Ottawa, September 22, 2016 – The University of Ottawa Press (UOP) unveiled an exciting 2016–2017 editorial program during a lively season launch at the Alex Trebek Alumni Hall.

The event was hosted by Monica Gattinger, UOP Editorial Board member and Director of the Institute for Science, Society and Policy at the University of Ottawa, who engaged in a lively discussion with series editors Michel Bock (Amérique française), John Willis (Mercury, a co-publication with the Canadian Museum of History), Nicholas Ng-A-Fook (Education), and Tony Horava (Perspectives on Open Access).

In total, the 2016–2017 publishing program features 33 titles (14 English titles, 17 French and 2 bilingual) across all three editorial axes. Four of these titles are offered as frontlist open access (OA) titles, increasing the number of books in UOP’s OA collection to 74.

The Fall 2016 and Spring 2017 catalogue runs the gamut of academic inquiry in the Humanities and Social Sciences, from Trotskyism to Fascism, from poetry to politics, from primary-school integration to the pursuit of tenure. Each title strengthens UOP’s three editorial axes--Francophone and Canadian Studies; Politics, Public Policy and Globalization; and Contemporary Society.

Thematic highlights of this year’s rich line-up of monographs and edited volumes include the following (a full list with publication date and series may be found at the end of this release):

  • History:titles thatlift the veil on fascist anti-Semitism in 1940s Quebec; and recall the transformative impact of Canada’s military-industrial complex during the Second World War;
  • Society: books that examine Quebec’s contemporary cultural transformation; question e‑access to justice; and offer a portrait of Canada’s Global Affairs between the late 1960s and mid 1980s;
  • Education: a textbook on qualitative methodology in the social sciences; a French-immersion textbook for university students; a study on integration and inclusion at school; and another on tenure;
  • Francophone Studies: a compendium of studies on minority-language writing; an examination of French immersion programs and best practices; and an analysis of the Senate’s role in defending the rights of French-language minorities;
  • Prominent Canadians: the life and work of one of Canada’s leaders, both in business and in culture, David Culver; and of eminent Franco-Ontarian Gaétan Gervais;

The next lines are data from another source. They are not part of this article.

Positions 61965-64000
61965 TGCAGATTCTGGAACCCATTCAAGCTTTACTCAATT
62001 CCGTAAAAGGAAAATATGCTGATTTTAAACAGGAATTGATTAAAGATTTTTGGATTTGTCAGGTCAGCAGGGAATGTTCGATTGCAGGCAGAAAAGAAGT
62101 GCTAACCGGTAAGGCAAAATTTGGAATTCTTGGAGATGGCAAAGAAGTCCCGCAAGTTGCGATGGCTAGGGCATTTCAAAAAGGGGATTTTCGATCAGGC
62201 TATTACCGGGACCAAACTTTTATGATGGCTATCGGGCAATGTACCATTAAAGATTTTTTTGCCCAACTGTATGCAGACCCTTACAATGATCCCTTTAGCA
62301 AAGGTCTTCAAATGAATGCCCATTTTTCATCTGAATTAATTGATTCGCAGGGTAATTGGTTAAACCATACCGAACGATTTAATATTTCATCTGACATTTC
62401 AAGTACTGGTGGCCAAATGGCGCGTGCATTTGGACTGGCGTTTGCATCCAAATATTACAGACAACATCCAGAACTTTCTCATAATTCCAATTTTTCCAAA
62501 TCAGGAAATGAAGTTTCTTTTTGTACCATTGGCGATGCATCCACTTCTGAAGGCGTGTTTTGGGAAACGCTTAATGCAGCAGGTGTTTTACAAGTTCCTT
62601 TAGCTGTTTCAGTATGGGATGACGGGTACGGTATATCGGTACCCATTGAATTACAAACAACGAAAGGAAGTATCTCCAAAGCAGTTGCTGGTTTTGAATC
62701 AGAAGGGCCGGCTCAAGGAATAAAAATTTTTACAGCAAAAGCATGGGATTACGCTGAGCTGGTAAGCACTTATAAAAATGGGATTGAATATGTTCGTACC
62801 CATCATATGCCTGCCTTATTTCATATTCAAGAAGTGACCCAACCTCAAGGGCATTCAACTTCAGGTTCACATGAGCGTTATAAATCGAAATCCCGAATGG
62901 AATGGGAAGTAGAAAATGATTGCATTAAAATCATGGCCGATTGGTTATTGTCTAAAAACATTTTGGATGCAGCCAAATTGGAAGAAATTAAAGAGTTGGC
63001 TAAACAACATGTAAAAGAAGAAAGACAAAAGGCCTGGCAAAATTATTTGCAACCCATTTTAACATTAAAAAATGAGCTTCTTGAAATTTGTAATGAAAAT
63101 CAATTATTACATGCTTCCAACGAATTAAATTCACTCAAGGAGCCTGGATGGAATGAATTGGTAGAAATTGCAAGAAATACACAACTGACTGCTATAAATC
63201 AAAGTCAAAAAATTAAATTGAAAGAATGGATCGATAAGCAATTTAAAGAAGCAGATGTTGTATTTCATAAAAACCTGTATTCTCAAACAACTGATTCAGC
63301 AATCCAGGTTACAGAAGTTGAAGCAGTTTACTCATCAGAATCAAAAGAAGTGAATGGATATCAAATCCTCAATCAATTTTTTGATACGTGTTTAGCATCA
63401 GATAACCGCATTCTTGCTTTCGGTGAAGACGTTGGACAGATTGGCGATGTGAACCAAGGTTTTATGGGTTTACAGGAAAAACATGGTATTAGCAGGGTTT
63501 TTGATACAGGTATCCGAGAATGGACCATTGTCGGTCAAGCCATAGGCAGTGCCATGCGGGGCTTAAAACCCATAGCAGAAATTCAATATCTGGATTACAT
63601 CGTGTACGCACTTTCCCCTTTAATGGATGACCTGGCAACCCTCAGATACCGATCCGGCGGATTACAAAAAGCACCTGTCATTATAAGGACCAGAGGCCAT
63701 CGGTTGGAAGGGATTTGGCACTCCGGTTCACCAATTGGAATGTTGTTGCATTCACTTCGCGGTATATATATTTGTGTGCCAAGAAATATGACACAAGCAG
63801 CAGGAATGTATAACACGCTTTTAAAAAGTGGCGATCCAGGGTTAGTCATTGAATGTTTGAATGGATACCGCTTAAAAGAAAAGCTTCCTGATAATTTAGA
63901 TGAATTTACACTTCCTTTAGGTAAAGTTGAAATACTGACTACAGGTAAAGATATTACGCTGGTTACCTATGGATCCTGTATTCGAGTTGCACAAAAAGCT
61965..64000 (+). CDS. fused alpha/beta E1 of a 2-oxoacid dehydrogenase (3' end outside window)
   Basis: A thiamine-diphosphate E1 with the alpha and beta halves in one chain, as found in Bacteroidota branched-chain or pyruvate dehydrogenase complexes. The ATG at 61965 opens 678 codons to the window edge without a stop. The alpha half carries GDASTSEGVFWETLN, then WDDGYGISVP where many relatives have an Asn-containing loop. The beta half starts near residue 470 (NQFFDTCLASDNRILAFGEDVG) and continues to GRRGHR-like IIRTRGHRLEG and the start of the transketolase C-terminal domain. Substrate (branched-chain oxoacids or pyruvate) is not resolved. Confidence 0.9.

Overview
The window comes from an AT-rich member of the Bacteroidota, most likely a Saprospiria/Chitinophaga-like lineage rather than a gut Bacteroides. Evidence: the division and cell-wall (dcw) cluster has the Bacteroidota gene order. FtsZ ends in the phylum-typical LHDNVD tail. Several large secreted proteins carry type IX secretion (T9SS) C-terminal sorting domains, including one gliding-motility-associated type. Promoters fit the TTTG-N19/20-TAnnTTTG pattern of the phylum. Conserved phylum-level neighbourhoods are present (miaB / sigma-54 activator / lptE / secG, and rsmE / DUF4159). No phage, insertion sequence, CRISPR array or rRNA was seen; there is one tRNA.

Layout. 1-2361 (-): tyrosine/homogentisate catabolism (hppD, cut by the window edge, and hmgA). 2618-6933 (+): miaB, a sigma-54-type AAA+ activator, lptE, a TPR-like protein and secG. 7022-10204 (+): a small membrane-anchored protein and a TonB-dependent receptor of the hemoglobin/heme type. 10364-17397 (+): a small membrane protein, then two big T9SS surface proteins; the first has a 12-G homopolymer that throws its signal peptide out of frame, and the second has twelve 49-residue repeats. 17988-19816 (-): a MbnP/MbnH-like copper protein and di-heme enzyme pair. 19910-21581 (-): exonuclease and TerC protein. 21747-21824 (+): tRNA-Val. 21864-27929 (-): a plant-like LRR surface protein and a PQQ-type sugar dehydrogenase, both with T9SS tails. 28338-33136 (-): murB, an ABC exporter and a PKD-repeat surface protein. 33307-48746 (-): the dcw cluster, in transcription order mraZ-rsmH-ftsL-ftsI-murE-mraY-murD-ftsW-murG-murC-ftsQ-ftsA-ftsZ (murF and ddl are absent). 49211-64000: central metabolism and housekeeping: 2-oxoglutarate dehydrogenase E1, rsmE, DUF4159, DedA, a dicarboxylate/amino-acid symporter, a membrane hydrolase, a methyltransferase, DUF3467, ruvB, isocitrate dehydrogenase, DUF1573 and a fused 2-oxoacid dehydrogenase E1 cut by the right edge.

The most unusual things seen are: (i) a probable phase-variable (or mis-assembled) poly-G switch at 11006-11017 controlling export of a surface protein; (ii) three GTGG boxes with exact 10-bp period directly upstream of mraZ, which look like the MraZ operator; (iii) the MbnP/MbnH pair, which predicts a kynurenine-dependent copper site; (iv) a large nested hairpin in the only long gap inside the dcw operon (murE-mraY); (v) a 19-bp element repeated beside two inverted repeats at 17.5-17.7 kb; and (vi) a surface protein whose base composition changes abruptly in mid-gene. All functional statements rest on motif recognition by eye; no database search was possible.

• Translation: a treatise on poetry and translation; a French-language translation of Orange Fish, Carol Shields’ first short story collection; and a highly entertaining collection of reflections by authors, philosophers, and theorists on the art and science of translation;
  • Mercury Series: books that explore the life and work of pioneering archaeologist W. B. Nickerson; The Forgotten Songs of the Newfoundland Outports; as well as the archaeology and history of New France and Canadian culture;
  • Literary Studies: a study of the ecosystem of literary translation as examined in the case of Anne Hébert’s poetry; a critical examination of Canadian modernists and other members of the Lost Generation in 1940s Paris; UOP's fourth and final instalment of the Malcolm Lowry subseries; Shakespeare in Canada; a collection of essays on Nobel Prize winner Alice Munro; and a ground-breaking critical edition of the correspondence between Leo Tolstoy and his wife, Sofia Tolstaya.

The newly created Regional Studies series will fittingly be launched with an illustrated book on the 80 years of scholarly publishing at the University of Ottawa. It will be followed by a French-language architectural guide to Ottawa and the national capital region, just in time for Canada’s 150th anniversary. UOP’s most recently created series, Perspectives on Open Access, will significantly extend the open access mandate adopted by the University—and UOP—in 2009.

The 2016–2017 publishing program will close on a high note: Andrew Donskov’s critical edition of 48 years of correspondence between Tolstoy and his wife, Sofia Tolstaya. This voluminous tome—a complement to the award-winning memoirs of Sofia Tolstaya, My Life, also published by UOP—not only introduces the correspondence between the literary giant and his wife for the first time in English, it also includes letters never before published even in Russian.

“Our vision for an ideal publishing program balances innovation with tradition, offers rigour in research and editorial presentation in both English and French, and supports a solid and steady expansion of our existing series year over year. To this end, our editorial board and series editors have spared no effort to shape carefully crafted series that continue to attract leading scholars from Canada and abroad. The results speak for themselves: UOP authors and the Press have garnered a variety of awards and recognitions this past year, attaining success in both English and French publications,” said Robert Major, FRSC, Vice-President Academic and Provost Emeritus, University of Ottawa, and Chair of the UOP management and editorial boards.

The University of Ottawa Press acknowledges the support of the University of Ottawa, the Government of Canada, the Canada Council for the Arts, the Ontario Arts Council, the Ontario Media Development Corporation (OMDC), the Canadian Federation for the Humanities and Social Sciences and its Awards to Scholarly Publications Program, as well as the Social Sciences and Humanities Research Council of Canada.

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For more information:

Lara Mainville, 613-562-5663 | lara.mainville@uottawa.ca